Authors: Donghee Koh*, University of Tennessee
Topics: Medical and Health Geography, Human-Environment Geography, Urban Geography
Keywords: neighborhood, mental health, vulnerability, geo-visualization, self-organizing map, Los Angeles
Session Type: Paper
Start / End Time: 1:45 PM / 3:00 PM
Room: Tower Court A, Sheraton, IM Pei Tower, Second Floor Level
Presentation File: No File Uploaded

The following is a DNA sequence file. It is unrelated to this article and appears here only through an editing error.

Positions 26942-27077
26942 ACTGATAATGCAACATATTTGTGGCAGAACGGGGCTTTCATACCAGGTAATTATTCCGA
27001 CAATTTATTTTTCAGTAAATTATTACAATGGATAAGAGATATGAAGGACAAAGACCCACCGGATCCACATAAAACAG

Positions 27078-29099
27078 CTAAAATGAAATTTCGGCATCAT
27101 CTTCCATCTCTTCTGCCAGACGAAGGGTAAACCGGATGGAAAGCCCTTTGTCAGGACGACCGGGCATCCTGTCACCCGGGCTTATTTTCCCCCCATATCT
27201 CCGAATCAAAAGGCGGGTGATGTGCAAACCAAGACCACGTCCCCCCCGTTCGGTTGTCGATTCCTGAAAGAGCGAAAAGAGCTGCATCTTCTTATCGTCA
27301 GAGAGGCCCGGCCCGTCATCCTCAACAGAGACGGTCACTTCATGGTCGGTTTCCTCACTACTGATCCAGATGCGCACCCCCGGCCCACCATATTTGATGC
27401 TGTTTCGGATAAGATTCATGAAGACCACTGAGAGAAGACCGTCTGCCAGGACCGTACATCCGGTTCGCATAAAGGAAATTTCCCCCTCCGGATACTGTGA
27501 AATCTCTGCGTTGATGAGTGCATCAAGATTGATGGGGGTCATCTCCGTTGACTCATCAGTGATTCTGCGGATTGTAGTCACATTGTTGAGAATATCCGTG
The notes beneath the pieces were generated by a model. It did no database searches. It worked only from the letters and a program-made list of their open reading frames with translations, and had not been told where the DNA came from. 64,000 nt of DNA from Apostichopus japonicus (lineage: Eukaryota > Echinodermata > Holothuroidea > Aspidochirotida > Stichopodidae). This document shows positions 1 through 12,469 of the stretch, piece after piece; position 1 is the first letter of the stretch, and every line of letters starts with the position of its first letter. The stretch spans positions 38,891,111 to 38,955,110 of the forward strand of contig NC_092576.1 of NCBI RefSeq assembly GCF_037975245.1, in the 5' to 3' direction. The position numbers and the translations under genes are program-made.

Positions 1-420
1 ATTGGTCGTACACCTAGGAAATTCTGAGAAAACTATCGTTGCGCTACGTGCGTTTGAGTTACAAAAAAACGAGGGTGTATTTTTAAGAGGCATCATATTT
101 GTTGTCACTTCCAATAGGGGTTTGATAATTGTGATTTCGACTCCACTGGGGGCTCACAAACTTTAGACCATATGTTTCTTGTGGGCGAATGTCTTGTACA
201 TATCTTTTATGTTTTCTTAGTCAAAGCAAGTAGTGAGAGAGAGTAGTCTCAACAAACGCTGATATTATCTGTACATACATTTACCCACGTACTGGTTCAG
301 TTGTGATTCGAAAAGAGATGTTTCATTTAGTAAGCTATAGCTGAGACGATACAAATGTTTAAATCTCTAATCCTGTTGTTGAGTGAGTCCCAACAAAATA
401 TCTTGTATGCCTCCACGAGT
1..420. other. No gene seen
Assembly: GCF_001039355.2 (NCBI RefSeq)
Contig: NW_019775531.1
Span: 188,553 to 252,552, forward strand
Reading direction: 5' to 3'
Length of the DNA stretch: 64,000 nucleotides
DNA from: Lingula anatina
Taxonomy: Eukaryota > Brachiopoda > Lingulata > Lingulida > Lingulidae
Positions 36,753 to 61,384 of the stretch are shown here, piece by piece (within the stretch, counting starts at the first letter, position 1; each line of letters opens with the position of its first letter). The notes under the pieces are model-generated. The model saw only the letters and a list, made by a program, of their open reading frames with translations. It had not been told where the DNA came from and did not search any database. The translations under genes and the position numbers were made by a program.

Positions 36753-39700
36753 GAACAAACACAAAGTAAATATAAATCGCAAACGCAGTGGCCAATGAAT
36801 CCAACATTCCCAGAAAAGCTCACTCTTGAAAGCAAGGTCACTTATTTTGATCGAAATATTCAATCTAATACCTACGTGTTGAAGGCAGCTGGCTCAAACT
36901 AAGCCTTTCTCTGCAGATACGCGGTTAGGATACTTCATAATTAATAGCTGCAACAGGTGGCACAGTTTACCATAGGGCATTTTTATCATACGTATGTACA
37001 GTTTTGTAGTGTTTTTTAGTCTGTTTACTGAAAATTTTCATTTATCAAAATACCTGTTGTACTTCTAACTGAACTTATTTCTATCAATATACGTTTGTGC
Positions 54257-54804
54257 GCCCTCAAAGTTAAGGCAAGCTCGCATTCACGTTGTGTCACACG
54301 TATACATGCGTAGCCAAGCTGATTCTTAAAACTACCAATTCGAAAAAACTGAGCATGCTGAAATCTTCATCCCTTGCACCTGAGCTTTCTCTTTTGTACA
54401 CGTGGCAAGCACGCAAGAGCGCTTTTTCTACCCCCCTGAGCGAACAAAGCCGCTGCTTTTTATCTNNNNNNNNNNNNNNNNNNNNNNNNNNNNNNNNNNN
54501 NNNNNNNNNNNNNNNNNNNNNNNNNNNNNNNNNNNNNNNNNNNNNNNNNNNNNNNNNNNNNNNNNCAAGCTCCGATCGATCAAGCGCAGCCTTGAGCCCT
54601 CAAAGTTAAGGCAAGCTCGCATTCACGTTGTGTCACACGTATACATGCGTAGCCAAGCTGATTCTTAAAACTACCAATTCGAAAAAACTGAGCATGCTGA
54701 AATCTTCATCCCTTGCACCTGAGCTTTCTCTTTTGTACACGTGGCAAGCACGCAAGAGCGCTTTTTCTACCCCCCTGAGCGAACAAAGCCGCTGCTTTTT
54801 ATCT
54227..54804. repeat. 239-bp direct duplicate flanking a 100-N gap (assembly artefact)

Using Los Angeles County as a case study, this research aims to (1) develop neighborhood-level mental health vulnerability typologies and (2) examine their spatial distribution and its associations to racial/ethnic residential segregation patterns. The whole process of developing mental health vulnerability typologies was driven by consultations with the existing theoretical frameworks. A total of 16 variables was identified, and they can be divided into five neighborhood domains: socioeconomic structure, residential stability, disorder, physical environmental quality, and pollution burden. Using a Self-organizing map (SOM), an approach combining computational and geo-visualization techniques, the component planes were derived which were then used to systematically examine relationships among the variables. Next, a k-means clustering algorithm was employed to segment the multi-dimensional SOM output space into sub-typologies that neatly capture the neighborhood-level mental health vulnerability. Finally, the results were mapped in order to examine their spatial distribution patterns. By and large, the findings indicated that centrally-located and minority-concentrated neighborhoods tend to display a higher level of mental health vulnerability compared to suburban White-dominant neighborhoods. It was also found that there exist interesting partial and non-linear relationships among the variables. The findings of this study, we believe, offer useful insights that can help local governments devise more effective and efficient intervention plans.